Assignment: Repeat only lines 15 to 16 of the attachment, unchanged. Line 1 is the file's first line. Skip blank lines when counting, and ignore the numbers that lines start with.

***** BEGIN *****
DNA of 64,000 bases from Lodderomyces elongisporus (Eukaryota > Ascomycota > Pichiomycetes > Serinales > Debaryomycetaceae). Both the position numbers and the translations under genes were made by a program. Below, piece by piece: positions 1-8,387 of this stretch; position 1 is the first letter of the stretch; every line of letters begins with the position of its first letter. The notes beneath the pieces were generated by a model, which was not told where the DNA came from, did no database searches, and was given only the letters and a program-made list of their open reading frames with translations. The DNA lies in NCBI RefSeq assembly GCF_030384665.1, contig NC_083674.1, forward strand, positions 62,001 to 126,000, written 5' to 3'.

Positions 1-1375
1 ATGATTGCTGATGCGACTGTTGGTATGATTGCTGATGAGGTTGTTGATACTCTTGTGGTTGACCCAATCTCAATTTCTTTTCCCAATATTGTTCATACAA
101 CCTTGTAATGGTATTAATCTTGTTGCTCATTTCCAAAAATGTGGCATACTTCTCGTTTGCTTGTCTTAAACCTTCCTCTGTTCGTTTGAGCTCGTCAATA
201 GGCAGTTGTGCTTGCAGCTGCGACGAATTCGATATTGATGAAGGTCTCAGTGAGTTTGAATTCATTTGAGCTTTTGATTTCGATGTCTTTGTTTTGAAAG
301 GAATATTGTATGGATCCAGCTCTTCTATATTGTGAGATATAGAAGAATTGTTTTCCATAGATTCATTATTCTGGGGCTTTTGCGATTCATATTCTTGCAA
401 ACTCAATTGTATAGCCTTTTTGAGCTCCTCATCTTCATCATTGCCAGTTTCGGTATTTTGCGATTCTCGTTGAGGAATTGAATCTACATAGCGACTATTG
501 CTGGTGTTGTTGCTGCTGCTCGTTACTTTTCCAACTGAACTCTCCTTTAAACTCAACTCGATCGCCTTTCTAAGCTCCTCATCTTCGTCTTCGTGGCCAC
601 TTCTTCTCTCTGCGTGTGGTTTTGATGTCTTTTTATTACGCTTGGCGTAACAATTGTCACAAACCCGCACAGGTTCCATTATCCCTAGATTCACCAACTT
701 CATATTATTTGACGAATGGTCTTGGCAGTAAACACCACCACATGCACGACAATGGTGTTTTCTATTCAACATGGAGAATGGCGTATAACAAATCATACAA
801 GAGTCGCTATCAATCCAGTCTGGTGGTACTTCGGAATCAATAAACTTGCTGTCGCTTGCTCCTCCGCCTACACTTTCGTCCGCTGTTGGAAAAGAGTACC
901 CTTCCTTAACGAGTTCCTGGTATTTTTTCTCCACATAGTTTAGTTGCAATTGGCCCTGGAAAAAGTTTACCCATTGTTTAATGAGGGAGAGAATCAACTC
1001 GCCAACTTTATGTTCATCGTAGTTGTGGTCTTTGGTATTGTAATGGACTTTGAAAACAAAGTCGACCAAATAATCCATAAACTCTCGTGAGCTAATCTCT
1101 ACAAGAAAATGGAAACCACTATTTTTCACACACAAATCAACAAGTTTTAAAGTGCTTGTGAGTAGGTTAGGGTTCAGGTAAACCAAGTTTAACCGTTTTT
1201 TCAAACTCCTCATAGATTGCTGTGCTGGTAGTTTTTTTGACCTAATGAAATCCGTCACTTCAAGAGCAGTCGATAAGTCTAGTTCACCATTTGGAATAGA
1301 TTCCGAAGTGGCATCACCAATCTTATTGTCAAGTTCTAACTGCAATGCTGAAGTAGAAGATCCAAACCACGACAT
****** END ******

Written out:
1201 TCAAACTCCTCATAGATTGCTGTGCTGGTAGTTTTTTTGACCTAATGAAATCCGTCACTTCAAGAGCAGTCGATAAGTCTAGTTCACCATTTGGAATAGA
1301 TTCCGAAGTGGCATCACCAATCTTATTGTCAAGTTCTAACTGCAATGCTGAAGTAGAAGATCCAAACCACGACAT